RAMSEY, ALAN C (1938– )
Alan Ramsey joined Sydney’s Daily Telegraph as a 15-year-old copy boy in 1953. Just two years later, working on the Mt Isa Mail, he scored his first scoop, talking his way into the guarded hospital room of Michael Jorgensen, who had been bashed in a police cell and who would later die of his injuries. Ramsey’s dogged reporting of the case led to an internal inquiry and a Commission of Inquiry.
Ramsey went on to report for the Northern Territory News, and from Papua New Guinea and London for Australian Associated Press. He was one of a handful of journalists who accompanied the first Australian troops to Vietnam in 1965. Ramsey lived with the troops at their airbase, never losing his conviction that a war correspondent’s duty was to tell the truth about the conditions and dangers faced by the troops. During his time in Vietnam, his reporting consistently got under the skin of military authorities, including that on substandard equipment given to the troops. In 1965 he was thrown off the airbase.
When he joined the Federal Parliamentary Press Gallery for the Australian in 1966, Ramsey was just 28, but with 13 years of journalistic experience. His famous shout of ‘You liar!’ from the gallery of the House of Representatives in 1971 followed a story Ramsey had written setting the scene for the demise of Prime Minister (Sir) John Gorton and the ascension of (Sir) William McMahon.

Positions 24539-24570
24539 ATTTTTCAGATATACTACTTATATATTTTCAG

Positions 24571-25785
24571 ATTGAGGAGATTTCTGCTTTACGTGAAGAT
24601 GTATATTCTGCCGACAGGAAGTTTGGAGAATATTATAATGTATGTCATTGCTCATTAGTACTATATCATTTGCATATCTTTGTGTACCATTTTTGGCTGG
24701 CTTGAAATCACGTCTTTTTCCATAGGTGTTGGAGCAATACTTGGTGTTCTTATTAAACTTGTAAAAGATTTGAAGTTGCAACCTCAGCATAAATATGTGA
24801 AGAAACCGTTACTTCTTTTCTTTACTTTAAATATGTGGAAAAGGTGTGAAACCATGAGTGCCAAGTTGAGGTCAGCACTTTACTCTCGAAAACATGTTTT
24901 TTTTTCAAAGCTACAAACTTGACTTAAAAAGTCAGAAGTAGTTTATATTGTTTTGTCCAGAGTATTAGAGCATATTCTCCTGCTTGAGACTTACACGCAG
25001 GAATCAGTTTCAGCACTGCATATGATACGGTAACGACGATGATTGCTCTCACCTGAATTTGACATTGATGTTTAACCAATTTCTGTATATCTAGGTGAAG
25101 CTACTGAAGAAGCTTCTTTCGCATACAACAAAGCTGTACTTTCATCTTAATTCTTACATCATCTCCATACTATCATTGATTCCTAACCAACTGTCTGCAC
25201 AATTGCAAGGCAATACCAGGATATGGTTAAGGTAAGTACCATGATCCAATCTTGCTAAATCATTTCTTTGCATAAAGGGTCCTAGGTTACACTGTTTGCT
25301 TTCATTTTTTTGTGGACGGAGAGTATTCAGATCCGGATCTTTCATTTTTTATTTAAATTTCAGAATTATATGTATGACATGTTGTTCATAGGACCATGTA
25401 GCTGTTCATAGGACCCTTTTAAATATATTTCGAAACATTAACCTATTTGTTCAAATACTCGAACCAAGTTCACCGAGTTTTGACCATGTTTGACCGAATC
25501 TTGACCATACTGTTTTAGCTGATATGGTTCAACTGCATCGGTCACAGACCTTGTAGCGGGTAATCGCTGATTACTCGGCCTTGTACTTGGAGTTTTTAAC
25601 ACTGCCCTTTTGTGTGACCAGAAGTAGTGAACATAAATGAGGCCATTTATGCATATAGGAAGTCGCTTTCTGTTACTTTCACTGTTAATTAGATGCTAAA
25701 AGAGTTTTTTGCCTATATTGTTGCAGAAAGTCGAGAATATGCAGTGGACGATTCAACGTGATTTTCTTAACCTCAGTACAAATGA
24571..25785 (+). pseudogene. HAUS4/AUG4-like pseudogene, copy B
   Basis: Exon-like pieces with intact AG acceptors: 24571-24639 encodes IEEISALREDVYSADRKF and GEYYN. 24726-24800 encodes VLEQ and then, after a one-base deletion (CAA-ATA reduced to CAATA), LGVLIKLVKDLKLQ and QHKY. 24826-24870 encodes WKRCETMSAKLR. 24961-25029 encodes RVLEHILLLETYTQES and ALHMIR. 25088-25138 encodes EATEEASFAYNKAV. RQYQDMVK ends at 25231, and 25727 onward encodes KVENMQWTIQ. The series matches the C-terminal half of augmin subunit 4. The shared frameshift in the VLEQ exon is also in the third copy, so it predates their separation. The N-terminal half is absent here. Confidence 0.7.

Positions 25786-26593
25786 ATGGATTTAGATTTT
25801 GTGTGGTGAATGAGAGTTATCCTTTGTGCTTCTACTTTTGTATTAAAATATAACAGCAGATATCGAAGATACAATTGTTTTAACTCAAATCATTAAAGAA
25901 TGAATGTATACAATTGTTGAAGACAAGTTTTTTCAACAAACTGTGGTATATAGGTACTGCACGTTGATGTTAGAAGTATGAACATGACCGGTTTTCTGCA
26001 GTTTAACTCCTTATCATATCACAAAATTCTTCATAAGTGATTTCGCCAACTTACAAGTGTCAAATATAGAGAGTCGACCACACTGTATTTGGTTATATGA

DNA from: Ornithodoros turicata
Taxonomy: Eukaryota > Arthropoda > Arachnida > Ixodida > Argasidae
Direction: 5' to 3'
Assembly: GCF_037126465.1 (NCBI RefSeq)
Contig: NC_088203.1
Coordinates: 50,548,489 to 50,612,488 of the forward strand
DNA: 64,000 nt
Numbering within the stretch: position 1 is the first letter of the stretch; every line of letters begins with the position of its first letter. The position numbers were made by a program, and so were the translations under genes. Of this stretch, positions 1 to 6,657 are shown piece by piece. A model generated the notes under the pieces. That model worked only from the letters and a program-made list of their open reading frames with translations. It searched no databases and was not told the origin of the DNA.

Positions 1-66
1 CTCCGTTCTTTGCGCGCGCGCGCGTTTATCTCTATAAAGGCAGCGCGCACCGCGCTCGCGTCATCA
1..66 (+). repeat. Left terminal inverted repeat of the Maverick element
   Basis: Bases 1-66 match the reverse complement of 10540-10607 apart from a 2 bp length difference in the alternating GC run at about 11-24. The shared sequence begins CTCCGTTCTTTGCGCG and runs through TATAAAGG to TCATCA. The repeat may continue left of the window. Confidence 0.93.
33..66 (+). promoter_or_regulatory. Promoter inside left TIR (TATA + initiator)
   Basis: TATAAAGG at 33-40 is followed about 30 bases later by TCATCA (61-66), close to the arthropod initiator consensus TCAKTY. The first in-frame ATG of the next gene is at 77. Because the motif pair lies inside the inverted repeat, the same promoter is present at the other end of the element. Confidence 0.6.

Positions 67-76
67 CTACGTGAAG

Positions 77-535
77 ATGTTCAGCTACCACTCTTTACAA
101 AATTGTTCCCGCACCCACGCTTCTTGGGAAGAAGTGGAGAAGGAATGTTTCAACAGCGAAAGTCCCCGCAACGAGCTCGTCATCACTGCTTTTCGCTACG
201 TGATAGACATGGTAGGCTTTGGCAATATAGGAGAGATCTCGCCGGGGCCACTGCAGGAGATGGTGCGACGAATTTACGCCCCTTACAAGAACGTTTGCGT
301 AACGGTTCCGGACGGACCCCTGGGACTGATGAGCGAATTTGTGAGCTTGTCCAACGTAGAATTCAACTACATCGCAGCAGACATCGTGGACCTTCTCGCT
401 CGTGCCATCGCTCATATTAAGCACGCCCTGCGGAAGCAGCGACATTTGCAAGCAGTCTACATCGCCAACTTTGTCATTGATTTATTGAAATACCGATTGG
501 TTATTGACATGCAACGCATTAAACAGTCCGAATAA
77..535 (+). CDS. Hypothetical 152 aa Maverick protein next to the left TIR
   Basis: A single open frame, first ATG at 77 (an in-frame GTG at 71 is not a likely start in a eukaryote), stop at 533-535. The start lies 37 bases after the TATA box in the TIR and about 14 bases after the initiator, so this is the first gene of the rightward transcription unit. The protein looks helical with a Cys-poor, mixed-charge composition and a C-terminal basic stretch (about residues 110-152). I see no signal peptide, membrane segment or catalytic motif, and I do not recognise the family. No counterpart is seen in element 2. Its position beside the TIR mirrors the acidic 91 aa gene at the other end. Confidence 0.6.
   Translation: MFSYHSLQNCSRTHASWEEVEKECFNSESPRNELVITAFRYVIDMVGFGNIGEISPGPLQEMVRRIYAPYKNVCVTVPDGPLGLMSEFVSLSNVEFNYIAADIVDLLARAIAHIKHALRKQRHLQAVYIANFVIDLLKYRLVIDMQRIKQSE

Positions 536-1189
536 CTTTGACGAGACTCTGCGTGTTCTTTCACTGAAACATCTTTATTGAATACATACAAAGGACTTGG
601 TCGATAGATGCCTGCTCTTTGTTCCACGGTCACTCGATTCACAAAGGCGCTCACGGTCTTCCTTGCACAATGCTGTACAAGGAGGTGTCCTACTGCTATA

Ramsey was deputy editor of the Australian from 1969 to 1971 under his good friend Adrian Deamer. After falling foul of Rupert Murdoch, he worked at Nation Review, the National Times and Time Australia. From 1978 to 1983, he was a speechwriter for Labor leader Bill Hayden.
Ramsey joined the Sydney Morning Herald as a political columnist in 1987. Until his retirement in 2008, his Saturday column was a must-read for political junkies, often summing up what Ramsey believed were the most interesting, scandalous or inspiring things said in politics that week. It provided a window for the rest of the country into the hot-house of politics, often in the subject’s own words.
Throughout his 43 years in the Press Gallery, Ramsey never lost his passionate commitment to what he believed was best in Australia. He never held back from arguing for it, nor did he ever refrain from railing against those he believed were letting the country down. Selections of Ramsey’s columns were compiled in A Matter of Opinion (2009) and The Way They Were (2011).